otoh i know plenty of people that can attest that this is a problem for "pure" mathematics as well, and i've seen some really amazing people doing work that is pretty clearly important and worthwhile bounce out of academia or to the adjunct grind, and not just in the states.

yes you can find articles on the postdoc crisis as well. an old girlfriend of mine is now a research biologist working at a major u and it's apparently impossible to get ahead / stable in the face of all the performance-metric bullshit, funding dances, professional hierarchies

j., Sunday, 29 May 2016 21:51 (three years ago) link

In Florida adjuncts can now be up to 70% of a school's teaching staff. There is no and can be no meaningful oversight of the quality of a liberal arts education in the post-MBAification of higher ed, and accreditation bodies are in practice virtually indifferent to the idea of quality academics and instruction anyway. Some of the issues relating to the quality of instruction aren't even new. Many states have long allowed instructors to teach anywhere from 15 to 23 credit hours per semester, and this workload has historically been approved by staff because picking up extra hours meant being able to eat or buy their kids clothes.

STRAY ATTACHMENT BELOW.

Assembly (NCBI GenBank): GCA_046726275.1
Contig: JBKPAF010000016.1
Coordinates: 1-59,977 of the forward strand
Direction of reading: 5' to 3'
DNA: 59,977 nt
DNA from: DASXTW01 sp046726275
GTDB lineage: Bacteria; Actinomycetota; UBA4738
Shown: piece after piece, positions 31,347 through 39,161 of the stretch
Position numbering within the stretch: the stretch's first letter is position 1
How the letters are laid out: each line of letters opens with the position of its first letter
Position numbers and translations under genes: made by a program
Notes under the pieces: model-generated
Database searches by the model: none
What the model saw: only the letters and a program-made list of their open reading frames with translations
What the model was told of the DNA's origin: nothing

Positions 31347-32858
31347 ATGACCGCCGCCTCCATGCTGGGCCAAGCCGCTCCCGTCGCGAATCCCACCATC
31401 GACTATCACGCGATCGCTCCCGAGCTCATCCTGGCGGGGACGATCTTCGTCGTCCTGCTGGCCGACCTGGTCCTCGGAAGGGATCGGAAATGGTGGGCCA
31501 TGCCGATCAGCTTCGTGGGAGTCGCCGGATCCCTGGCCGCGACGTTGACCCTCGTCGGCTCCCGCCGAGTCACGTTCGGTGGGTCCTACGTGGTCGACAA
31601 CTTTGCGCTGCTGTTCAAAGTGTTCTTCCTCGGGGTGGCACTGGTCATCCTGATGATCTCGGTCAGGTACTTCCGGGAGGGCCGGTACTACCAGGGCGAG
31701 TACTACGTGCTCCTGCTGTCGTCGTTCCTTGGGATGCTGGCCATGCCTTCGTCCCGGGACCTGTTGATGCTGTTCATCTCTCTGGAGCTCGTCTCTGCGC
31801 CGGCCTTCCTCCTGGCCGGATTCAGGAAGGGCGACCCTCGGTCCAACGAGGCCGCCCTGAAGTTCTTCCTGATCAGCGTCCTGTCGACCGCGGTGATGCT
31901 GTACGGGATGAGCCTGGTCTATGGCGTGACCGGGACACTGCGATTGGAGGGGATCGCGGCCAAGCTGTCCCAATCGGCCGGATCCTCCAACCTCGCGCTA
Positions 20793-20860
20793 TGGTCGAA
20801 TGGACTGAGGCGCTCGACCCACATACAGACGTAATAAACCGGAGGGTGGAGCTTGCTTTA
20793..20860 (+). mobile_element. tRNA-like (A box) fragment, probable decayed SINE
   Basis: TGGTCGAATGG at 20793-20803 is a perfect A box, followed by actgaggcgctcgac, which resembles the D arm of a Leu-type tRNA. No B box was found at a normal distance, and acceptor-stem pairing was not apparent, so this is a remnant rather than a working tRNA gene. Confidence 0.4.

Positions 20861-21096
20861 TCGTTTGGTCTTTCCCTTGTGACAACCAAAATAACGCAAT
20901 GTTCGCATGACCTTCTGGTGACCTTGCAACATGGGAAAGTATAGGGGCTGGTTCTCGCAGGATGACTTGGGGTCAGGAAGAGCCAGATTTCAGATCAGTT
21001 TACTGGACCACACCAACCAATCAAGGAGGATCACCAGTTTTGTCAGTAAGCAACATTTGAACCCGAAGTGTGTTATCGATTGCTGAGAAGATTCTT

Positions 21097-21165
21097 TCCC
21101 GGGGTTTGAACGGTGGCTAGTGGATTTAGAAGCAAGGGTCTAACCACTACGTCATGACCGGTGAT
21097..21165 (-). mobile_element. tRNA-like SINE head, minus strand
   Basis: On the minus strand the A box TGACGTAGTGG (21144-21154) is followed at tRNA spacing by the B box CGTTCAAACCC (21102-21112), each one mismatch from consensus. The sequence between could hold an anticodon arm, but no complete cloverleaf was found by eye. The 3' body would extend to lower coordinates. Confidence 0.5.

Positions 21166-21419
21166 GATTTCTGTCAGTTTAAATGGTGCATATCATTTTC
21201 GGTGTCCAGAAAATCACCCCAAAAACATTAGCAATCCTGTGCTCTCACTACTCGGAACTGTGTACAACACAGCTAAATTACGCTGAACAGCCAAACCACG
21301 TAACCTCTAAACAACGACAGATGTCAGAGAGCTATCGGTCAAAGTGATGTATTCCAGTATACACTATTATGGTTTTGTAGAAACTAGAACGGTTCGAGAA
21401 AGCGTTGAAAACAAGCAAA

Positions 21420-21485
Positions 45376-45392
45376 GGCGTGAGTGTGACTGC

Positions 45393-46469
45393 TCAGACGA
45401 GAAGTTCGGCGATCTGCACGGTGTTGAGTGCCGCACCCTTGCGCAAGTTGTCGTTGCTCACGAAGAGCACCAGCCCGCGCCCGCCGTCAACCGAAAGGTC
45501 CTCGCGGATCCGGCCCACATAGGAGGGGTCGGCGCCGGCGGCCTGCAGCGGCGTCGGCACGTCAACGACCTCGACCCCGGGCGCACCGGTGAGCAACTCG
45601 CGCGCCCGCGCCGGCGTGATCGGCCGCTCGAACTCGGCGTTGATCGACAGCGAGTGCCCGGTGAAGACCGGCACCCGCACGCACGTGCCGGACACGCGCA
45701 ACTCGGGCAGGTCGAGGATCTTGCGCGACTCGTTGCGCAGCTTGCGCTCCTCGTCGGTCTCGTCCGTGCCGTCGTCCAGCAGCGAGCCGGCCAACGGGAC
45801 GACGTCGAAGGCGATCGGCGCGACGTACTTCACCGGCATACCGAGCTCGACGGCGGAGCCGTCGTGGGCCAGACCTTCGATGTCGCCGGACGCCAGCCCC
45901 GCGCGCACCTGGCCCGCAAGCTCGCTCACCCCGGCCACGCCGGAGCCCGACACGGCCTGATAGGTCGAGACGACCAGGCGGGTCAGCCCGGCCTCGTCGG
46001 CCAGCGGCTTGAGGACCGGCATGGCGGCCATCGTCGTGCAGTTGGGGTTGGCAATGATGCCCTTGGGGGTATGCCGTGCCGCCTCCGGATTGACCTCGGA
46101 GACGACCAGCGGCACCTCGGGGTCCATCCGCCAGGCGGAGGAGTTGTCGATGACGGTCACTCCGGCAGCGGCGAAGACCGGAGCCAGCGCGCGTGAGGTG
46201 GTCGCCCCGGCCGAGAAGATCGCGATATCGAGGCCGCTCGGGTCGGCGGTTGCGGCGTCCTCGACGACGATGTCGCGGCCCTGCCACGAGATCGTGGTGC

My old school's most recent academic growth plan included changing the school's name for the third time in 10 years, building a basketball stadium when the school had no league to play in, renting out for a season a pro baseball field several miles away, and chartering greyhound buses for the purpose of taking students to said baseball field as spectators. Meanwhile its library has shrunk in every five year period since I left, and the school's new president, coauthor of the the academic growth plan, is said to be even worse than its previous president, who didn't understand, for his entire interminable tenure up to the moment of his deferred retirement, when he was practically on death's bed, that his quixotic goals for the school flew in the face of what was statutorily allowable in the state of Florida.

The other school in the region was built on graft and straight up illegality. They needed surveys and tests and permits to build over wetlands and the school's reaction was fuck you, fine us. Three out of five members of the board who voted on the location the board ultimately chose worked for the company that owned the site and the land around site.

80% of the people getting a liberal arts education deserve free or cheap occupational/vocational training. The US workforce is heavily over-credentialed.

If I were king, I would socialize 80% of the private schools.

bamcquern, Sunday, 29 May 2016 22:20 (three years ago) link

accreditation bodies are in practice virtually indifferent to the idea of quality academics